Stephen Brown and Garo Keresteci have owned and run FUSE Create (formerly Fuse Marketing Group) in Toronto for 19 years. The pair previously worked together at a multinational business called Mosaic Group, but in the early 2000s it hit some financial difficulties. Despite the hiccups elsewhere, the Toronto outpost of the business was performing well and had a bunch of loyal clients. Stephen and Garo saw an opportunity, and on the day that Mosaic closed its down, in mid-January 2003, they and 15 others gathered in a rented space with no name. Fuse was born.
Historically, Fuse Marketing Group was known as a strategic, “suit-led” agency but a full scale rebrand in May 2020 saw a name change to FUSE Create, the appointment of a creative department and the implementation of a fully integrated offering. Since then, FUSE Create has been named #3 Small Agency in Canada by local industry publication Strategy.
LBB’s Addison Capper caught up with Stephen and Garo to find out more about the shift in business strategy, making such a big change in the earliest days of covid, and how a potentially tricky office lease issue led to them owning their dream office.
LBB> You completely rebranded from Fuse to FUSE Create in May 2020, not long after the pandemic started. Tell me about that!
Stephen> We'd been planning it before that, but we were going to launch it and then the pandemic hit so we decided to hold out for a bit. Then three or four weeks into the pandemic we realised that covid wasn’t going anywhere so we let it out. It was the perfect thing to do for keeping people engaged.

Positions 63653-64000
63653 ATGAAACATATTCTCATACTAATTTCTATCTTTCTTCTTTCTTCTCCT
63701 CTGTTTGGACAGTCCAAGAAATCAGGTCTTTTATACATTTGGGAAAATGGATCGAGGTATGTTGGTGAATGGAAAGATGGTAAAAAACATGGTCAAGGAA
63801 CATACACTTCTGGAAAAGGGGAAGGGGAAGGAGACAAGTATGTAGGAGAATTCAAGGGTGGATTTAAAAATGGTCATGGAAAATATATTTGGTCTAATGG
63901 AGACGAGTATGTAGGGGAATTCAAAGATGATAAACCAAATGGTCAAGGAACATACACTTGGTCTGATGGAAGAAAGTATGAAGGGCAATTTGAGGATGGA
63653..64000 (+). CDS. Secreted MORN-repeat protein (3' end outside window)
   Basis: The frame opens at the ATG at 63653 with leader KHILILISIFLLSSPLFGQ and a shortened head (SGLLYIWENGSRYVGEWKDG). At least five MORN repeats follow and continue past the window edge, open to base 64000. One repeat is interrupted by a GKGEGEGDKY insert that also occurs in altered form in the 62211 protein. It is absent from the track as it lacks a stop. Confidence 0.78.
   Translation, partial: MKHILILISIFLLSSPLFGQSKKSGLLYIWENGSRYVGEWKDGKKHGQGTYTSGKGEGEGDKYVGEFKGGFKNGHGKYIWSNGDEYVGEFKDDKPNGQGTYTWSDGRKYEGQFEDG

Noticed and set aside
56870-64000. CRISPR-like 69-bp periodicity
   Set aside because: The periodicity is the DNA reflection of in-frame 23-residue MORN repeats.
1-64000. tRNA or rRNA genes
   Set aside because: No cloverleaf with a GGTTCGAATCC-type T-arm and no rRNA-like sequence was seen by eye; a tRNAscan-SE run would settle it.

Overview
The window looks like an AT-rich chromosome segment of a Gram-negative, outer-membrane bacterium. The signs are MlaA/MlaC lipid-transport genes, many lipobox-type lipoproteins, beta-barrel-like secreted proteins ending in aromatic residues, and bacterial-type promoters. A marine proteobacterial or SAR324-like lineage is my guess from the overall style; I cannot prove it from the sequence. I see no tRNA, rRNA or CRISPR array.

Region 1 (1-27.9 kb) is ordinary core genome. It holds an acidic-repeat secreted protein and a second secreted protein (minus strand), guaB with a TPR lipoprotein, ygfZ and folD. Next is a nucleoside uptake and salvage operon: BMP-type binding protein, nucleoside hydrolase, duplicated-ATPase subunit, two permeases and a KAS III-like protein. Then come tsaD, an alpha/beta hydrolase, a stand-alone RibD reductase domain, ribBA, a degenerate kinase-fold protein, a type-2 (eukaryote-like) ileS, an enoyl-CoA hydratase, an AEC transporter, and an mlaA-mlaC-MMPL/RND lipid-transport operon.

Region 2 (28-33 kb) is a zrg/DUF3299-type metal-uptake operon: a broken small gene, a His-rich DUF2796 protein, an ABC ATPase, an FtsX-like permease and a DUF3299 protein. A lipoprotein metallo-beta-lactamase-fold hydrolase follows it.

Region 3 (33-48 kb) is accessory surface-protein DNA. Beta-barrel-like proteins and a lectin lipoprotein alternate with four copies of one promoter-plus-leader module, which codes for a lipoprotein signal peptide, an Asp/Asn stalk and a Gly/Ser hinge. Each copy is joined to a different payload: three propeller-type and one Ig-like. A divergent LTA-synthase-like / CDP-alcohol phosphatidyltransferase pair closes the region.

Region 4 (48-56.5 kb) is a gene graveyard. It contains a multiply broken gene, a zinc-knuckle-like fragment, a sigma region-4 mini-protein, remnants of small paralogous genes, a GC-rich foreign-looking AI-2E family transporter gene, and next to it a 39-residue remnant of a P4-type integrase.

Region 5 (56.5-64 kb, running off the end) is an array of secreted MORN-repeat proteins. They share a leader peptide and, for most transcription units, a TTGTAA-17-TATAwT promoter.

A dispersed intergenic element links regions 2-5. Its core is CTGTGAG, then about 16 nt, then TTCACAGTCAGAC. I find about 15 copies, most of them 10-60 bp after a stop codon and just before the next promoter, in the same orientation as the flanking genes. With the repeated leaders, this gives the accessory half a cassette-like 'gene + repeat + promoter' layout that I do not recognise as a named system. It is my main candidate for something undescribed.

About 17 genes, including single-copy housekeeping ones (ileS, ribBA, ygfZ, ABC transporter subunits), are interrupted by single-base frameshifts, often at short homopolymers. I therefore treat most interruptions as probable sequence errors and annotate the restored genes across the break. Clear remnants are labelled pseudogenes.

We never took our foot off of the strategy. We relaunched the brand of Fuse Marketing Group as FUSE Create with a huge cultural and business transformation. We just kept going with it and won two large pieces of business. We never took our foot off that pedal. We kept the momentum going.
Garo> We were probably more known as a strategy, suit-led lead agency that gave the client what they wanted in a timely manner and at a good value. We took that — great client relationships and being well-known in the marketplace — and then we added a very strong creative component. We hired a new ECD and CD. We turned over our creative department and it's paying dividends. We’re out talking to people as FUSE Create that didn't know us as a creative agency and we're having really great success. We were just awarded number three small agency in Canada.
We've stuck to keeping our current clients very happy and pushing them creatively. We didn't lose one client through covid. Some of our clients paused, like Las Vegas tourism, but all of them are back and we’ve grown from there. It's back to what I said - culture is our superpower. The teams worked extra hard. There's so much trust. I was on a pitch recently to a big hospital foundation. I did the intro, then sat back. At the end, after 45 minutes, I said, "I have the best job in the world. I get to watch our people talk about our company with the passion I did." And I'm one of the owners. We know the type of clients that we are well designed for, so when we get into a pitch situation, which we go after cautiously because pitches can be an incredible time sucker, we do pretty well.
LBB> With the repositioning in mind, how would you define FUSE Create today and how it sits within the Canadian market?